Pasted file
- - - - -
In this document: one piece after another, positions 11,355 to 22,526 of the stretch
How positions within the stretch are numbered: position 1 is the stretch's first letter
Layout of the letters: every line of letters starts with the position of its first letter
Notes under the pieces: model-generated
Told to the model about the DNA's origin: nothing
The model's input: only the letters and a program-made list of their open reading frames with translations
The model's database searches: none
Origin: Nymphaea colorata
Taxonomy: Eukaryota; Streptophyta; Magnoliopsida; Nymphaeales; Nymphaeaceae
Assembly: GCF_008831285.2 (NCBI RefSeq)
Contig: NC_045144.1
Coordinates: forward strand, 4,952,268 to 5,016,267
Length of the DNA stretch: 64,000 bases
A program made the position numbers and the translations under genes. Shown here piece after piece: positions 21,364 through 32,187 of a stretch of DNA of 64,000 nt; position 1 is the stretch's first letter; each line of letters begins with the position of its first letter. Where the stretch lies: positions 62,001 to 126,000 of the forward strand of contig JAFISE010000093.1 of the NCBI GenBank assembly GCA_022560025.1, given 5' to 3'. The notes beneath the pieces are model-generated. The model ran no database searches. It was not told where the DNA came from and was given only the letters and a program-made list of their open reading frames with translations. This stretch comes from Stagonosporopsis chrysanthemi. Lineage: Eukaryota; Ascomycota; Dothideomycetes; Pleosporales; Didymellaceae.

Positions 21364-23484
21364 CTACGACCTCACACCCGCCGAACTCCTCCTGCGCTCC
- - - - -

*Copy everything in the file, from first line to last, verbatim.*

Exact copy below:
In this document: one piece after another, positions 11,355 to 22,526 of the stretch
How positions within the stretch are numbered: position 1 is the stretch's first letter
Layout of the letters: every line of letters starts with the position of its first letter
Notes under the pieces: model-generated
Told to the model about the DNA's origin: nothing
The model's input: only the letters and a program-made list of their open reading frames with translations
The model's database searches: none
Origin: Nymphaea colorata
Taxonomy: Eukaryota; Streptophyta; Magnoliopsida; Nymphaeales; Nymphaeaceae
Assembly: GCF_008831285.2 (NCBI RefSeq)
Contig: NC_045144.1
Coordinates: forward strand, 4,952,268 to 5,016,267
Length of the DNA stretch: 64,000 bases
A program made the position numbers and the translations under genes. Shown here piece after piece: positions 21,364 through 32,187 of a stretch of DNA of 64,000 nt; position 1 is the stretch's first letter; each line of letters begins with the position of its first letter. Where the stretch lies: positions 62,001 to 126,000 of the forward strand of contig JAFISE010000093.1 of the NCBI GenBank assembly GCA_022560025.1, given 5' to 3'. The notes beneath the pieces are model-generated. The model ran no database searches. It was not told where the DNA came from and was given only the letters and a program-made list of their open reading frames with translations. This stretch comes from Stagonosporopsis chrysanthemi. Lineage: Eukaryota; Ascomycota; Dothideomycetes; Pleosporales; Didymellaceae.

Positions 21364-23484
21364 CTACGACCTCACACCCGCCGAACTCCTCCTGCGCTCC